His words proved to be tragically prophetic. Shortly after take-off, Banting’s plane crashed and he was killed. As Macleod had died in 1935, Best and Collip were now the only remaining members of the original research team from Toronto that discovered insulin. And Best was determined his name would be remembered.
But to stake his claim on the discovery, Best needed to make clear exactly when this had taken place. Had it been during the summer of 1921 when, working alone, he and Banting had isolated pancreatic extracts that could reduce the blood sugar levels in a diabetic dog? Or had it been in January 1922 when Thompson had first been successfully treated? If it was the latter, then Best had somehow to deal with the inconvenient fact that it had been Collip’s preparation — not his — that had been used to successfully treat the boy.
As Best’s star began to rise in the North American medical establishment, he gave many addresses in which, if he mentioned Collip’s contribution at all, it was either diminished or used only to highlight the crucial role that Best played in recovering the production of insulin after Collip temporarily lost the secret of its purification.
Best insisted the pivotal moment in the story of insulin was when Thompson was injected for the first time with an extract made by himself and Banting. That the real moment of therapeutic success had been two weeks later, when the boy was treated with Collip’s preparation, was conveniently played down. At the same time, Best also claimed the crucial innovation of using alcohol to remove toxic impurities was largely been his own.
He would subsequently go even further by insisting insulin was discovered during the summer of 1921 when he and Banting were working alone, testing their extracts on diabetic dogs, well before Collip arrived in Toronto. Collip’s response was largely one of stoic silence.
Convincing the world
Best appeared to have finally secured his place in medical history. At least so it seemed, until the late 1960s, when he received a letter that gave the wasps’ nest yet another poke. It revealed that in 1921, just as Banting and Best were embarking on their research, a Romanian scientist called Nicolai Paulescu had already published similar experiments in a European scientific journal. But Paulescu’s scientific work has since been overshadowed by the ugly revelation of his anti-Semitic politics and the role he played in inciting the Holocaust in Romania.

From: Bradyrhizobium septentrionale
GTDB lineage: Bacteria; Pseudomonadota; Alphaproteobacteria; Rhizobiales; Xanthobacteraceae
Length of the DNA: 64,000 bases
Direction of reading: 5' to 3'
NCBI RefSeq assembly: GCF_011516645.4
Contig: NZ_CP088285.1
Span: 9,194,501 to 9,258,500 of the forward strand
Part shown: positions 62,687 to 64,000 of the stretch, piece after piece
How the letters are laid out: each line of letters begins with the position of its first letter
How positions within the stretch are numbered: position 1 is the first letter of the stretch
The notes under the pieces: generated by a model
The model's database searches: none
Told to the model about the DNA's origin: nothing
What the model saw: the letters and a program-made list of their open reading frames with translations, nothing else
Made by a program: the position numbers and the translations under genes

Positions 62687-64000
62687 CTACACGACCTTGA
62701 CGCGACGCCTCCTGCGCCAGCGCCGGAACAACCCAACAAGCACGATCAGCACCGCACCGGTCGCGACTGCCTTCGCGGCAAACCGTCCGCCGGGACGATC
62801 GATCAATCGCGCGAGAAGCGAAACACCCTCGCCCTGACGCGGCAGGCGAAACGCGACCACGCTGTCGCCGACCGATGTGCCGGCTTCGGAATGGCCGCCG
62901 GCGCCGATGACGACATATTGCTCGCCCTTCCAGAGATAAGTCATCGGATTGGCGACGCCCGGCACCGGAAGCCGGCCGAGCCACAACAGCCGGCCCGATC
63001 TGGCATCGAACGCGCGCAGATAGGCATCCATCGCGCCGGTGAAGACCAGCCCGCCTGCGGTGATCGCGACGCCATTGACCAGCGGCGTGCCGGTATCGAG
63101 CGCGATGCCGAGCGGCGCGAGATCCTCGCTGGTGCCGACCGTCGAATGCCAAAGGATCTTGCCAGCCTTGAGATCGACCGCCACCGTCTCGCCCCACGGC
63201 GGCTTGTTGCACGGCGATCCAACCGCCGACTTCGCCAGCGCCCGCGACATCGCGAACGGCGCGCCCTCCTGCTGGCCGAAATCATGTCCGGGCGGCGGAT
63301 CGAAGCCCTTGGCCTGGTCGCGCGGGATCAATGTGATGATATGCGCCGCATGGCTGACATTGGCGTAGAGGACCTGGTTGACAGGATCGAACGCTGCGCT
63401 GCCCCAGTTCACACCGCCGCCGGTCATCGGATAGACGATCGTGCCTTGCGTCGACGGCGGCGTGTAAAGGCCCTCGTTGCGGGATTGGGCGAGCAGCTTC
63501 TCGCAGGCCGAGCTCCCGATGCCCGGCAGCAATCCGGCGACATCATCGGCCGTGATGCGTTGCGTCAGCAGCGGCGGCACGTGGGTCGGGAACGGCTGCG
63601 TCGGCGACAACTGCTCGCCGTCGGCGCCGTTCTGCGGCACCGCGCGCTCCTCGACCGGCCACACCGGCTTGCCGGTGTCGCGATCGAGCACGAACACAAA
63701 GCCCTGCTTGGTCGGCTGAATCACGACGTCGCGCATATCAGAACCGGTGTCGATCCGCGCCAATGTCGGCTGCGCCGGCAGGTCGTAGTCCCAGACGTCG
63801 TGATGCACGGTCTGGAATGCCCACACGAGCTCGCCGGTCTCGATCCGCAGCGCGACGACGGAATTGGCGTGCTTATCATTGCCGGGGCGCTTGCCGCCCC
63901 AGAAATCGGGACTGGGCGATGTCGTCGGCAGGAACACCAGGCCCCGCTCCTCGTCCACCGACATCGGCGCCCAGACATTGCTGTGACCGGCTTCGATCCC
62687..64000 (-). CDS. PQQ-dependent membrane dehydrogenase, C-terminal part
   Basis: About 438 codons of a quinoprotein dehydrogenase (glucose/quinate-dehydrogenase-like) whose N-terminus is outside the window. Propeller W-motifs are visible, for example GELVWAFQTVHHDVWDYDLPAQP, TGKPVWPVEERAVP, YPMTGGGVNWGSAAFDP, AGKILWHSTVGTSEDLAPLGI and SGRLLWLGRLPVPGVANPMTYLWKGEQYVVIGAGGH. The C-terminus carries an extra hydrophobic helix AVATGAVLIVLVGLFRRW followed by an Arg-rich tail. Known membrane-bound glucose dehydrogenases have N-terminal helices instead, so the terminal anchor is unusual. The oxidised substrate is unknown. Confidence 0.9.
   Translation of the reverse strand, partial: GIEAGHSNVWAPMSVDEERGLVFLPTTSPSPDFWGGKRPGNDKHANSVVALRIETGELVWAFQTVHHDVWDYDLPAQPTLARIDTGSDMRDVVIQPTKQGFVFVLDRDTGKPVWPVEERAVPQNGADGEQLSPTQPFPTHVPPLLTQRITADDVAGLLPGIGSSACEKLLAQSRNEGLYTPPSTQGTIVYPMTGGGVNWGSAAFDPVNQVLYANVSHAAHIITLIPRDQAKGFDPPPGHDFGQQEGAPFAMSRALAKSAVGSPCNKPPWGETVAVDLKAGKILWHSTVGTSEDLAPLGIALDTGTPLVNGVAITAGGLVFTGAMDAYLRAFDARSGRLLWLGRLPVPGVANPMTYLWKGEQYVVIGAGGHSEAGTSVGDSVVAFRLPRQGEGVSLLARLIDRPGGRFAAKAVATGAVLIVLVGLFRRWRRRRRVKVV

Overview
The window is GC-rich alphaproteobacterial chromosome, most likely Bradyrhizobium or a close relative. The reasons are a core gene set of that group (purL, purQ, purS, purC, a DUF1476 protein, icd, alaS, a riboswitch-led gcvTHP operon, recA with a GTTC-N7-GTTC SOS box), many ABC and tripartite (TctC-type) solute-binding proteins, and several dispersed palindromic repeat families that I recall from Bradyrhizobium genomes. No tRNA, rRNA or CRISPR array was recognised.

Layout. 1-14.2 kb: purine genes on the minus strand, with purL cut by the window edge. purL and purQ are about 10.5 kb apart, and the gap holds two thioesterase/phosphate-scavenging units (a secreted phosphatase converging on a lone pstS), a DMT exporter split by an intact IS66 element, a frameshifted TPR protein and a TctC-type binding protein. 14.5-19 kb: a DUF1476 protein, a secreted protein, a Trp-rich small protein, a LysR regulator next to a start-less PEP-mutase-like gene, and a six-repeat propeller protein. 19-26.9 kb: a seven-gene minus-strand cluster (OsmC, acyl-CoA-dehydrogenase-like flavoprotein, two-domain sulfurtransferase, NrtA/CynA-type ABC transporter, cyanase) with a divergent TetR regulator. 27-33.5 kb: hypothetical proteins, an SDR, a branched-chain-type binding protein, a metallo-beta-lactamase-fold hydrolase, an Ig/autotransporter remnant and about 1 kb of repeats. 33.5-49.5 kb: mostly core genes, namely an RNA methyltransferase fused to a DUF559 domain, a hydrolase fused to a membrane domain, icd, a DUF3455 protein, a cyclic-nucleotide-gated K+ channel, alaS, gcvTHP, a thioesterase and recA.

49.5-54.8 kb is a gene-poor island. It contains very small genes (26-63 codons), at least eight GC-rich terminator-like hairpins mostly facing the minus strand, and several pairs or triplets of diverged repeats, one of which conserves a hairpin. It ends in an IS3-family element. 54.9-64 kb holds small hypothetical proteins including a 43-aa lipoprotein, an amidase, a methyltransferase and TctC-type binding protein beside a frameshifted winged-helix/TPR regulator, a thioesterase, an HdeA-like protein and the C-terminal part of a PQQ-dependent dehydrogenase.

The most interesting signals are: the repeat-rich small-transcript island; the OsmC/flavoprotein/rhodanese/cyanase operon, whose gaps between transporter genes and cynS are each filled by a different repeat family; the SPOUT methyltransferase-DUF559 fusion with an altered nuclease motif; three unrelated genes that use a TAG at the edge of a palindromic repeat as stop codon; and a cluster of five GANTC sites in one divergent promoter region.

When Best was asked whether researchers such as Paulescu, Zuelzer and a handful of others, such as Rockefeller scientist Israel Kleiner, deserved any credit for the discovery of insulin, his reply spoke volumes: “None of them convinced the world of what they had ... This is the most important thing in any discovery. You’ve got the convince the scientific world. And we did.”
Bliss, who has written extensively on the work of Banting and Best, has written about how Best appears to have been “deeply insecure about and obsessed with his role in history”. He added: “The fumbling attempts to manipulate the historical record would have been pathetic and hardly worthy of comment had they not been so grossly unjust to Best’s former associates and, for a time, so influential.”
Wall Street gold
Whatever judgments we may pass on Best, there is no denying he grasped a crucial insight about an important way in which science was changing. Doing experiments in the lab was only half the story: scientists had also to persuade the wider world of the value of those experiments. And by the time of his death in 1978, this was a lesson scientists were taking to heart.
That September a team of scientists from the City of Hope Hospital in Southern California and the fledgling biotechnology company Genentech in San Francisco gave a press conference to announce they had done something amazing. Ever since the days of Banting and Best type 1 patients had been having to treat themselves by injecting insulin recovered from the tissues of cows or pigs as a by-product of the meat industry. Now, thanks to the Genentech/City of Hope collaboration, they could, for the first time, inject themselves with human insulin.
This achievement was a decisive victory in helping to win the hearts and minds of the media and public who were fearful of the new technology. Wall Street loved it too.
When the bell was rung to open trading on the morning of October 14 1980, dealers dived into a feeding frenzy for shares in the newly floated Genentech. It made its founders, venture capitalist Bob Swanson and scientist Herb Boyer, multimillionaires.
But diabetes remained an incurable chronic condition. Even as he was comparing its power with the Vision of Ezekiel, Elliott Joslin was also offering a stark warning: “Insulin is a remedy which is primarily for the wise and not for the foolish.” Joslin’s point was that insulin could only be effective if its use went hand in hand with discipline, thought and responsible behaviour on the part of the patient.
This lesson applies elsewhere too, but may well be one we don’t always want to hear. Speaking at the recent COP summit in Glasgow, the UK government’s chief scientific adviser, Sir Patrick Vallance, pointed out that we can’t expect technology alone to solve all the problems we face. The truth is, as much as we may wish for technological solutions to do all the heavy lifting, they can only be effective when they are accompanied by changes in our behaviour.
This is as true for managing diabetes with insulin as it is for dealing with challenges of a pandemic through vaccines, masks and social distancing, or climate change through carbon capture, electric cars and turning off the lights when we leave the room. And so, as we face challenges of the future, the story of insulin has important lessons for us all.
Kersten Hall is author and honorary fellow in the School of Philosophy, Religion and History of Science at the University of Leeds in the UK.
This article was first published by The Conversation, as part of its Insights series.